Washington, DC — Jessica Davis Ba, a career diplomat with extensive Africa experience, has been selected by President Biden to be the U.S. ambassador to Cote d’Ivoire. Formerly known as Ivory Coast, the country has a population of 27 million and is the largest economy in Francophone Africa and the third largest in West Africa, after Nigeria and. Ghana.
Davis Ba has had diplomatic assignments in Chad, Ethiopia, Nigeria and Kenya – where she focused on Somalia – as well as Iraq and Saudi Arabia. She was the senior Africa advisor for Vice President Kamala Harris before leaving that post in March.
The White House announcement reads:
Jessica Davis Ba is a career member of the Senior Foreign Service, class of Counselor. She most recently served as Senior Coordinator and Special Advisor for Africa in the Office of the Vice President. Previously, Davis Ba served as the Chargé d’Affaires, ad interim of the U.S. Embassy N’Djamena, Chad and prior to that she was the Deputy Chief of Mission at the U.S. Mission to the African Union and U.S. Deputy Permanent Representative to the UN Economic Commission for Africa in Addis Ababa, Ethiopia.
Among her other assignments, Davis Ba served as Deputy Program Director at the U.S. Embassy in Riyadh, Saudi Arabia, as Special Assistant in the State Department Operations Center, and as Deputy Director, International Narcotics and Law Enforcement at the U.S. Embassy in Baghdad, Iraq. Her earlier assignments include serving as Deputy Counselor for Economic Affairs and Regional Labor Officer at the U.S. Embassy in Nairobi, Kenya and as Political/Economic Officer for the Somalia Affairs Unit in the U.S. Embassy in Nairobi.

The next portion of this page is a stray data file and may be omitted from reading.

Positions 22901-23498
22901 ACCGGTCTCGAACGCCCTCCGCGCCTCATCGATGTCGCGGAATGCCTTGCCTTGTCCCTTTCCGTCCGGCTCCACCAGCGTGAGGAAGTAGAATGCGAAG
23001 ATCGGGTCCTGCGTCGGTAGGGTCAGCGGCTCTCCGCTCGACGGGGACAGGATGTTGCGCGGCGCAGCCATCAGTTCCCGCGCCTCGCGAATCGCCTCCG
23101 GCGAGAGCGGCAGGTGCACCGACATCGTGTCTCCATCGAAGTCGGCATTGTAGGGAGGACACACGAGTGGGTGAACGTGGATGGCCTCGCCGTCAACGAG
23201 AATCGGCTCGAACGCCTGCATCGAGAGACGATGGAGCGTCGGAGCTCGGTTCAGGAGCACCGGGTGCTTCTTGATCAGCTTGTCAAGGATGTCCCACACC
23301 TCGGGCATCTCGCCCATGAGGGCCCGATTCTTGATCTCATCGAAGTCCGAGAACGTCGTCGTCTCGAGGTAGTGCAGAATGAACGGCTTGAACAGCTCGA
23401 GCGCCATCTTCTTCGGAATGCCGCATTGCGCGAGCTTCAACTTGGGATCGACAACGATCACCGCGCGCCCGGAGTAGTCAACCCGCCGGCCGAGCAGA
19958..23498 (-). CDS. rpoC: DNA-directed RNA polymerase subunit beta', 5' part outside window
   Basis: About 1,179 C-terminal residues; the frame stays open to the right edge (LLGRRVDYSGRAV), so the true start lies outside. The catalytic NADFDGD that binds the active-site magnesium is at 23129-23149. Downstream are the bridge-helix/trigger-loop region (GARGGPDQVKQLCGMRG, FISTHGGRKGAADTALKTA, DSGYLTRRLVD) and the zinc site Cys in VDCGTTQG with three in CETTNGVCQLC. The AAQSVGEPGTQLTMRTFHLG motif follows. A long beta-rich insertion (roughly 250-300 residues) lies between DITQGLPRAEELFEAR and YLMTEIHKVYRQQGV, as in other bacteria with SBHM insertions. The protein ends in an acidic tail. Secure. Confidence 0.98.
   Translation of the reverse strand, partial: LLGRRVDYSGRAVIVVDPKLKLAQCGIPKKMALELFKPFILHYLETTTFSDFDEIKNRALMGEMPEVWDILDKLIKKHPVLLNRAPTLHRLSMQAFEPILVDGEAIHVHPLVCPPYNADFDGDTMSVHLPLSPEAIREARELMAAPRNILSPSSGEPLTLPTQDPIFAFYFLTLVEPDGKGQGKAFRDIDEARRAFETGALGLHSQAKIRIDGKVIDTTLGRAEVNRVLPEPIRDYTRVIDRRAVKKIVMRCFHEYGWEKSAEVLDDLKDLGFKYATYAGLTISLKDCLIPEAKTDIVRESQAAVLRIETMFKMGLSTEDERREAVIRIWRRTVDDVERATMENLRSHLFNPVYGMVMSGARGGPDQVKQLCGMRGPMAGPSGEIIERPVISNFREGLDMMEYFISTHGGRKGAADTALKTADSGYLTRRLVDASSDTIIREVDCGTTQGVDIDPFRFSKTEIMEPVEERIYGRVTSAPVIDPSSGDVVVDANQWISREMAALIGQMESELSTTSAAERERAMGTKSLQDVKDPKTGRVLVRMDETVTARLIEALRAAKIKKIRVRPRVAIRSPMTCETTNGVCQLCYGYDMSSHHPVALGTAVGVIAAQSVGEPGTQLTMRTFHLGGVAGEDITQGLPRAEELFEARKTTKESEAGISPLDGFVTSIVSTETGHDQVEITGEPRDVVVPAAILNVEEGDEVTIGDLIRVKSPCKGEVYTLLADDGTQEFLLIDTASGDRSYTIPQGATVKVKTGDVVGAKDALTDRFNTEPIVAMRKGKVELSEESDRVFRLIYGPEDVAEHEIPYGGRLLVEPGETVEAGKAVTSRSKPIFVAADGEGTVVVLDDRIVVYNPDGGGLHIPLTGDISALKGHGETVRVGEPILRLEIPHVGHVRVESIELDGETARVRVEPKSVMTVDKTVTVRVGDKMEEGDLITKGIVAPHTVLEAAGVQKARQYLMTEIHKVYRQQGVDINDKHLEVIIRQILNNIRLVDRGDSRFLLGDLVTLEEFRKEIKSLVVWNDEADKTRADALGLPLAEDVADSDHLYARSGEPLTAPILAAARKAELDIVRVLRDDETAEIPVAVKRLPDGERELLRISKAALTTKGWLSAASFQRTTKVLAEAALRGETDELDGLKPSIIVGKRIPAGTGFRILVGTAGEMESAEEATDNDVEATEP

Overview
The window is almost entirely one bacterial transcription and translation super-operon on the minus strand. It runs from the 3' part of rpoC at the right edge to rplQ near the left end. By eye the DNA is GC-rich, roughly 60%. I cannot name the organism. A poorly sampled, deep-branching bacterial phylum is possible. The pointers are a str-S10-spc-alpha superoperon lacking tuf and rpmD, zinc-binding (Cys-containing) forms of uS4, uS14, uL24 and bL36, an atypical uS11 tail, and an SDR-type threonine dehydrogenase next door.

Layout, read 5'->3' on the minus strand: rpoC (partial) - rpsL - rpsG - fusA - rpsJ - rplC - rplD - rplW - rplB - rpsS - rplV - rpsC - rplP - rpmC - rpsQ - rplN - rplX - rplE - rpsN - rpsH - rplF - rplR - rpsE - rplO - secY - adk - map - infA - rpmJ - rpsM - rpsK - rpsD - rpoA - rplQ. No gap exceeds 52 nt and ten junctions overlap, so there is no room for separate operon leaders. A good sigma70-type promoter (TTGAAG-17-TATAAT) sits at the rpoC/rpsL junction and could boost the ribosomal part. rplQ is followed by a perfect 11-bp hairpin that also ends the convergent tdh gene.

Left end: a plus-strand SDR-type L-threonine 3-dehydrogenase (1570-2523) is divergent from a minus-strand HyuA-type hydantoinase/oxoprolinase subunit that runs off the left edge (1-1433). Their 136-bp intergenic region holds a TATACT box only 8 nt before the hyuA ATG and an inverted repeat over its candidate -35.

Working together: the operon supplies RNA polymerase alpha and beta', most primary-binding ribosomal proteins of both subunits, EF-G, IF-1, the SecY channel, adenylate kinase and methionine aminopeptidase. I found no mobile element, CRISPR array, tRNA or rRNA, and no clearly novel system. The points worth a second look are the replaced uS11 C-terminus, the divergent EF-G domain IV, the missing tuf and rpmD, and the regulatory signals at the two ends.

Davis Ba earned her B.A. from the University of Pennsylvania and her M.A. from the University of Pennsylvania’s Annenberg School for Communication. She speaks French and Spanish.
Vacancies in Many Posts
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Currently, 15 American embassies across Africa are without Senate-confirmed ambassadors. Senate Republicans have slowed confirmations for senior posts at the State Department and other agencies, requiring separate floor votes for each nominee.
On Thursday, the Senate Foreign Relations Committee voted to submit to the full Senate nominees for five Africa posts: political appointees Michael A. Battle, Sr. for Tanzania and Margaret (Meg) Whitman for Kenya, as well as career foreign service officers Michael C. Gonzales for Zambia, John T. Godfrey for Sudan and Michael J. Adler for South Sudan.
READ: U.S. Senate Committee Hears from Six Nominees for Key Africa Ambassadorial Posts
The Committee postponed action on Reuben E. Brigety II who testified before the Committee on May 24 along with the five who won Committee endorsement this week. Two other career nominees previously approved by the Committee await Senate action – Howard Van Vranken for Botswana and Alexander Laskaris Chad. The White House has not announced nominations for Eritrea, Ethiopia, Gabon, Mauritius & Seychelles, Namibia, Niger, Rwanda or Zimbabwe.